This morning the Supreme Court released its decision in TransUnion v. Ramirez. The decision reveals that although Justice Thomas has jumped off the bandwagon, the Court's majority is continuing its project of expanding its Article III standing doctrine as an obstacle to suits in federal court. This time, the Court holds explicitly that even when Congress has conferred a private right on consumers, and a cause of action to enforce it, consumers cannot pursue a claim in federal court unless the Court agrees that the deprivation of that statutory right is a genuine injury.
The case was brought by a class of over 8000 consumers who learned when they requested their credit files that TransUnion had erroneously, and negligently, flagged them as potential terrorists, in violation of its obligations under the Fair Credit Reporting Act (FCRA). The district court certified the class and the case went to trial, and the class won a damages award that ultimately came to $40 million. The Ninth Circuit affirmed, but the Supreme Court reversed, holding that class members lacked standing unless TransUnion had sent their credit reports, with the erroneous terrorist flag, to potential creditors. Only about a fourth of the class met that criterion; the rest, according to the majority, suffered no "concrete injury" when TransUnion's credit files falsely labeled them potential terrorists.
The Supreme Court's majority opinion, written by Justice Kavanaugh, agreed with the plaintiffs that when TransUnion "provided third parties with credit reports … that labeled the class members as potential terrorists, drug traffickers, or serious criminals," the class members suffered a harm closely related to the reputational injury that supports common-law defamation claims. But other class members were merely subjected to a "risk of future harm," and a "speculative" one at that, which was not enough to constitute the concrete injury necessary for standing.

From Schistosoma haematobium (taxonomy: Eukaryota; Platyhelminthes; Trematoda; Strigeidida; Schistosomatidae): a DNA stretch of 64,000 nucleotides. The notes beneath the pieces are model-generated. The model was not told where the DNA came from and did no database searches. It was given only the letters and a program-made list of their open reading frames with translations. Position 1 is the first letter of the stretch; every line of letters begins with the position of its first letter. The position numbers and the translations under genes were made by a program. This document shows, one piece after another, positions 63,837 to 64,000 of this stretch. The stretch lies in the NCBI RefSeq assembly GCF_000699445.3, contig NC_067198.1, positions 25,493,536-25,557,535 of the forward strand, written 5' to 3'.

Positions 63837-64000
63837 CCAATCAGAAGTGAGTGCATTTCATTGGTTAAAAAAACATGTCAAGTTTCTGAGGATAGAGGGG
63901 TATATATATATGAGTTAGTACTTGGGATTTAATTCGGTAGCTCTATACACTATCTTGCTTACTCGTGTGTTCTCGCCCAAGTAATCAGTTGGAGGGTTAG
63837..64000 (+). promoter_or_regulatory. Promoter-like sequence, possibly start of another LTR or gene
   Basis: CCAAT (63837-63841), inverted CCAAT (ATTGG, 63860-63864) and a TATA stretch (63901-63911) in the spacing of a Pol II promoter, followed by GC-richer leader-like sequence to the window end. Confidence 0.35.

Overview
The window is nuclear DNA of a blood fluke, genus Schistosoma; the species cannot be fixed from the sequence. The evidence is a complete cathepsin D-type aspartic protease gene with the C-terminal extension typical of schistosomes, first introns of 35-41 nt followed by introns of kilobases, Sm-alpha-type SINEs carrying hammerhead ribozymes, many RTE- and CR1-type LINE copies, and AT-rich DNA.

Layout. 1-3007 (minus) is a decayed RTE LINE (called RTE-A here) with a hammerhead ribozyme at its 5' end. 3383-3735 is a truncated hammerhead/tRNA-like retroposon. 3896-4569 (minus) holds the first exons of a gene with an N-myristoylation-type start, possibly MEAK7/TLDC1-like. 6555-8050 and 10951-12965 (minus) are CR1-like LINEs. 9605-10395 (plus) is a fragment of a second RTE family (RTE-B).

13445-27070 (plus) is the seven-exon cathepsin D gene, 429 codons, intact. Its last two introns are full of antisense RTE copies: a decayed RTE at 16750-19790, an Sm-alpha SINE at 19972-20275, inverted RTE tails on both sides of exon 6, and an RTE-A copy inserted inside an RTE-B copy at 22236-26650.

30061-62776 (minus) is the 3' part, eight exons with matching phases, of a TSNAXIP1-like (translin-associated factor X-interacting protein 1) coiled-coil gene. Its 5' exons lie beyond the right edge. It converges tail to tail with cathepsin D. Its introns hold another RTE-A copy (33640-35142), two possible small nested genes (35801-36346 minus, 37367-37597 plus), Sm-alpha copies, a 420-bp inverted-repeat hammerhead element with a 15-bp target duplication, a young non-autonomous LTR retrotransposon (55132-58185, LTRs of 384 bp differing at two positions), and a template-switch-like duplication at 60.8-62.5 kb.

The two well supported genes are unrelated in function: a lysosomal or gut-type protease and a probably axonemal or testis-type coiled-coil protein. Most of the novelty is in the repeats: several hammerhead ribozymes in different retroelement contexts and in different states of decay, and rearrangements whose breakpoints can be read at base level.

The majority further rejected the argument that the deprivation of the class members' personal rights under FCRA was itself an injury sufficient for standing. The majority instead characterized TransUnion's violations as noncompliance with "regulatory law" rather than infringement of personal rights, and insisted that "Congress may not authorize plaintiffs who have not suffered concrete harms to sue in federal court simply to enforce general compliance with regulatory law."
Justice Thomas, once a leading voice in the Court's imposition of ever-stricter standing requirements, filed the main dissent, joined by the Court's three remaining "liberal" Justices, Breyer, Sotomayor, and Kagan. Sounding themes first advanced in his concurring opinion in Spokeo, Inc. v. Robins, Justice Thomas's dissent argues that, with the result in this case, the Court's standing jurisprudence has gone off the rails. In Thomas's view, a plaintiff asserting a violation of a personal right conferred by Congress necessarily has suffered an injury sufficient to support a claim for damages. He argues that an additional showing of concrete injury beyond that provided for in a statute is required for standing only when Congress allows individuals to sue to vindicate "public rights," as in administrative law cases challenging an agency's promulgation of a rule.